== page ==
The Freedom From Religion Foundation has settled a lawsuit with Emanuel County School District in Swainsboro, Ga., after stopping teacher-led prayer and proselytization in its public schools.
After a concerned family encountering teacher-led prayer in kindergarten and first grade classrooms contacted the national state/church watchdog, FFRF sent a letter in August 2014 to the school district.
No changes were made to halt the illegal activity. Teachers continued to inflict prayer upon elementary school students as part of the school day, resulting in bullying and ostracism of students "Jesse and Jamie Doe." This February, FFRF filed suit on behalf of the family, seeking corrective action from the district and financial compensation for the harm suffered by the family.
Today, after reaching an agreement with the school district, FFRF is dismissing its lawsuit. Emanuel teachers have received educational training on their obligations not to promote religious beliefs in their classrooms and the Doe family has been financially compensated for harm they suffered.
The complaint alleged that teasing classmates and pressure to pray from teachers led Jamie to drop out of kindergarten, while teachers told Jesse, a first grader, to start praying and not to listen to Jesse's mother, whom one teacher described as a "bad person."
"We're pleased that the Emanuel County Schools has taken action to correct the egregious constitutional violations that were taking place in its classrooms," said FFRF Co-President Annie Laurie Gaylor. "No devotions and religious practices should take place in public schools, and no small child should ever be pressured to take part in such illegal practices. More than 50 years of clear Supreme Court precedent bar such coercive conduct, because religion in schools is divisive and builds walls between children."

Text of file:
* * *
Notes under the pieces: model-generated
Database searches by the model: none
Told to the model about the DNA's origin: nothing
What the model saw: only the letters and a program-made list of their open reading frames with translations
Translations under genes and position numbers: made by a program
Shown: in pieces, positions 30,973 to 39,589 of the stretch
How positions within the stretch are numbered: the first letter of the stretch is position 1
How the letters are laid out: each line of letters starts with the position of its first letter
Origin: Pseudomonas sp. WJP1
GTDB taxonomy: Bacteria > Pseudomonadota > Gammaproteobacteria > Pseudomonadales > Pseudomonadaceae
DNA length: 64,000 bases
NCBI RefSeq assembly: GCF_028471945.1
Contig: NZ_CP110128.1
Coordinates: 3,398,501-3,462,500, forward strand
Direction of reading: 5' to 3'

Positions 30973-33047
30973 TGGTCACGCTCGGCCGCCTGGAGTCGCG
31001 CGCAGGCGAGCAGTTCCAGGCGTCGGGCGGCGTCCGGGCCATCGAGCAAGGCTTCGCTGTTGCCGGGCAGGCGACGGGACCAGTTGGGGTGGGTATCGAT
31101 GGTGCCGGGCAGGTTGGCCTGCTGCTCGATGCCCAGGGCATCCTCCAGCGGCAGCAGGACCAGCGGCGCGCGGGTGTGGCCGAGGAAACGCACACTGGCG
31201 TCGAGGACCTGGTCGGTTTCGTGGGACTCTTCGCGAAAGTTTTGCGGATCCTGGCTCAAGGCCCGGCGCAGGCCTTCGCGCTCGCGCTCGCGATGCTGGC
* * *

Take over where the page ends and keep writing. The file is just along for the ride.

FFRF, with 23,000 nonreligious members nationwide, has 425 members in Georgia, and acts on complaints from members of the public who encounter violations of the constitutional principle of separation between religion and government. FFRF warmly thanks the family for coming forward and being part of the litigation.
FFRF was represented by litigation attorney Wally Nichols of W.R. Nichols & Associates. FFRF staff attorneys Sam Grover and Andrew Seidel also worked to build the case against the school district.
"This is a significant legal victory," noted Grover. "Educators in Georgia, where we receive many complaints about religion in schools, and throughout the country need to know that their duty is to educate students, not fill their heads with religious propaganda. FFRF is committed to defending the rights of students when public school employees overstep their authority and violate the separation of state and church."